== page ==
Psudogenes are DNA sequences which are results of one or more mutations which render them non functional. Apart from these minor changes, the sequences are almost identical to functional gene sequences. Pseudogenes have been found to constitute the majority of intron sequences.
These pseudogenes have been found to be common in different species of animals rendering them to be classified under the same phylogenetic tree in the course of evolution.
There are mainly two possible mechanisms through which these similarities can occur.
1. The organisms have a common ancestor and the gene sequences underwent common substitutions/mutations. (divergent evolution)
2. The organisms had different ancestors. But, the findings of these similar sequences in different species are the result of similar pattern of substitutions/mutations in gene sequences resulting in similarity.(convergent evolution)
Types of pseudogenes
There are mainly two types of pseudogenes
I. Conventional pseudogenes
II. Processed pseudogenes
I. Conventional pseudogenes
These are genes that have become non functional due to mutations which were accumulated over time. The most common example includes the globin gene clusters in humans which is comprised of five psudogenes. These can also be the result of gene duplication.
Many of these mutations have little or no effect on the gene functionality, however, a few of these may be significant enough even with minor changes such as single nucleotide substitutions. Once it loses its original function, pseuodgenes are found to degrade more with accumulating more number of mutations.
These conventional pseudogenes can further be classified based on their mechanism of origin.
a. Non processed pseudogenes
These are simply non functional and might have inappropriate termination codons. This type of pseudogenes are believed to be the result of tandem gene duplication events and are found commonly in clustered gene families.
b. Expressed non processed pseudogenes
They are the result of gene duplication processes in which one allele integrates the deleterious mutation and subsequently loses its function. In the process of losing the functionality, the gene may be active for a short duration during which it is expressed. For example, sigma globin is expressed without it being a part of the fully functional hemoglobin molecule.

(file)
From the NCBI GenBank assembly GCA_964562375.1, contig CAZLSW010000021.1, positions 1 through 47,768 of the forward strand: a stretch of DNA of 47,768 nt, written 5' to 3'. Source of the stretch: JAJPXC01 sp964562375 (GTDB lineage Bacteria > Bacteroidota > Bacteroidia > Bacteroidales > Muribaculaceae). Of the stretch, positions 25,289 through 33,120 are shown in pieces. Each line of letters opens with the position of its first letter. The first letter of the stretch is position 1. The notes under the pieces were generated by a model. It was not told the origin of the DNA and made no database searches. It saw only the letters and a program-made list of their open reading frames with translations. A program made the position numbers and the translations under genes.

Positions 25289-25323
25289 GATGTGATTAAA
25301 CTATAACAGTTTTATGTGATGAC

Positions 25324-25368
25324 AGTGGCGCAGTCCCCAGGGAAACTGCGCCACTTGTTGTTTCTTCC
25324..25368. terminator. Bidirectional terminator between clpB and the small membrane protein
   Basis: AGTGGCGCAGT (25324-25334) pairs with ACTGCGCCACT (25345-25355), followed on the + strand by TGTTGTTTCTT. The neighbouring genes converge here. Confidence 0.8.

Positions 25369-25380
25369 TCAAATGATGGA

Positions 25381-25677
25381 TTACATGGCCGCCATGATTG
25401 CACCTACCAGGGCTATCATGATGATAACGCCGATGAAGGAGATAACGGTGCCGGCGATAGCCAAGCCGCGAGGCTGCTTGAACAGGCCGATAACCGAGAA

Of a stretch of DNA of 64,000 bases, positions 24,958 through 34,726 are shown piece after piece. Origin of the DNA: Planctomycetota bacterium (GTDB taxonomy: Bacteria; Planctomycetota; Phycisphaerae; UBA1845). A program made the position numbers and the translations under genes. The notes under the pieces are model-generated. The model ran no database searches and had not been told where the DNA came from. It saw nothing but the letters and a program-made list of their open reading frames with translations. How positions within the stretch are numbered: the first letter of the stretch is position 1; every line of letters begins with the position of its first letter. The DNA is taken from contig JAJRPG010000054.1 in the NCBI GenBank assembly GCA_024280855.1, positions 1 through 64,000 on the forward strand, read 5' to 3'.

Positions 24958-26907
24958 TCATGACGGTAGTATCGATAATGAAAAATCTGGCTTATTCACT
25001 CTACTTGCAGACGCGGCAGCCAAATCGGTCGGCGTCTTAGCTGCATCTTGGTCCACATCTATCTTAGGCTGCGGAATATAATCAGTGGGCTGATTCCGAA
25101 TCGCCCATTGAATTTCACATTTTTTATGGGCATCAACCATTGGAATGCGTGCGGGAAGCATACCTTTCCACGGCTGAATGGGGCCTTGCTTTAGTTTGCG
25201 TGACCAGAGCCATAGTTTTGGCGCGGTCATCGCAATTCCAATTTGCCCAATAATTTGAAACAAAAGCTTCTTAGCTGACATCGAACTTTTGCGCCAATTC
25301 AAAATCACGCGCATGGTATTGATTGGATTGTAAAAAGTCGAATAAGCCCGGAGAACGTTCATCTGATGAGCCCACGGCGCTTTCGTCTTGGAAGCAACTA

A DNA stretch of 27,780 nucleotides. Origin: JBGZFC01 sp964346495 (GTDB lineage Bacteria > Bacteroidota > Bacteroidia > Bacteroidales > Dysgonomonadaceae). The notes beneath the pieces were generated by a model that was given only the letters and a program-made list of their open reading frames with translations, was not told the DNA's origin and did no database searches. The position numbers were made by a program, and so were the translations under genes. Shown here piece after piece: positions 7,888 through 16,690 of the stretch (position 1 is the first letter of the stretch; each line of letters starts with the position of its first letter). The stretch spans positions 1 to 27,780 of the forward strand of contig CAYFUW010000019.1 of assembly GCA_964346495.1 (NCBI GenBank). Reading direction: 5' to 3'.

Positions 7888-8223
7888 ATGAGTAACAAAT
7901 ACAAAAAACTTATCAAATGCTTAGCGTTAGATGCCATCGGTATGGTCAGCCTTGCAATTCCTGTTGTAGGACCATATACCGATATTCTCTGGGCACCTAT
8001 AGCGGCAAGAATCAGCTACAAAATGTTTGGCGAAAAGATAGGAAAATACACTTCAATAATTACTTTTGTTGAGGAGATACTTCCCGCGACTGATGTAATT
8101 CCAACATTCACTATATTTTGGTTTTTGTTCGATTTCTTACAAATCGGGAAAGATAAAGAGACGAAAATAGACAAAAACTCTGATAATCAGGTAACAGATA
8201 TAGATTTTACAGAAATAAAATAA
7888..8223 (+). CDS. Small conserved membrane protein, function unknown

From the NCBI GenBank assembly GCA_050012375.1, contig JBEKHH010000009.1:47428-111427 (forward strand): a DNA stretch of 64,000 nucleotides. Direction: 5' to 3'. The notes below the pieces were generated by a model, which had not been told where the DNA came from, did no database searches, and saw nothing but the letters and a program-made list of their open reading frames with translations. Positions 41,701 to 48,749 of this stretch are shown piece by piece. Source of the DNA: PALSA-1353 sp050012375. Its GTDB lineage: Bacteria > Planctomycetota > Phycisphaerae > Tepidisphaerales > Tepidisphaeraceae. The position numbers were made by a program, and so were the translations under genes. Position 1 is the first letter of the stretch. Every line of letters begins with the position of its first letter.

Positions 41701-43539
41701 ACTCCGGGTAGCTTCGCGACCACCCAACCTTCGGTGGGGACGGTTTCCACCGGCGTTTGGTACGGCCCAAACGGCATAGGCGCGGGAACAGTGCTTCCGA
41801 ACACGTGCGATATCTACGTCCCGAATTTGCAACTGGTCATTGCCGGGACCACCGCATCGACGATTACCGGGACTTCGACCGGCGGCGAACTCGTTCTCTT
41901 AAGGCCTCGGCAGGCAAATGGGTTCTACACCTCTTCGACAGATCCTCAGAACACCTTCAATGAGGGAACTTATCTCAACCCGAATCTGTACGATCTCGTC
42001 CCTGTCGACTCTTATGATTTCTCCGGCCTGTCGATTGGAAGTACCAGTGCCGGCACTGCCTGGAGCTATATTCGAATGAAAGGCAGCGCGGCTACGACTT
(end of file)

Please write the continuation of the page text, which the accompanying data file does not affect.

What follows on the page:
c. Truncated gene segments
Truncated gene segments and/or fragments are another group of pseudogenes and are often found in clustered gene families. These unlike the usual gene duplication/mutation events are thought to be the resultant of unequal cross overs and sister chromatid exchanges. They either lack a stretch of DNA from one end of the parental genome (truncated) or are formed of short isolated sequences found random within the genome.
Characteristics of traditional pseudogenes
a. may not have promoter sequences
b. have mutations which disable the function of gene
c. lost splice sites and hence cannot remove introns during transcription.
However, recent researches have thrown light that these conventional pseudogenes form only a small percentage of the ~ 20000 pseudogenes found in humans. Again, their non functionality is still hard to prove.
II. Processed psudogenes
These are the result of reverse transcription. The genome gets integrated into the reverse transcript genome of an mRNA. This can then integrate itself into its parental or another chromosome. These pseudogenes do not contain any intron sequences since the parent mRNA is devoid of complementary sequences for introns. It also lacks promoter sequences which are found usually in the parent gene. These pseudogenes hence become inactive without the mechanisms for transcription and processing.
As with the traditional pseudogenes, these processed pseudogenes can express themselves.
a. Processed pseuodogenes
These are often made of non functional copies of exon regions from the parental gene sequence. They are found in interspersed gene families and are thought to be the result of natural reverse transcription.
These can be derived either from RNA polymerase II or III. Pol II derived sequences lack promoter sequences and hence is not able to express.
In Pol II derived sequences, the retroposition is thought to result in loss of promoter sequences since they are located upstream to the cap site.
Pol III derived sequences have high copies of sequences such as Alu repeats. This is due to the presence of internal promoters which enables them to undergo several rounds of retroposition.
b. Expressed processed pseudogenes
These pseudogenes can express due to the proximity to the promoter sequences. An example is the PDHA-2 (Pyruvate dehydrogenase) enzyme expression in testes.
The distinction between the functional and pseudogenes was built on certain conventional notions on gene expression.
To be classified as a pseudogene, it was required to satisfy either one or more of the following conditions.
1. The promoter site either absent/ mutated making it non functional.
2. An initiator codon either misplaced/ absent.
3. Presence of an ORF (Open Reading Frame) with several missense mutations
4. ORFs being interrupted by frame shift mutations and premature stop codons making the transcripts incomplete/ meaning less.
The research on pseudogenes have made the scientific community to redefine these parameters since some pseudogenes are found to have regulatory roles in gene expression.
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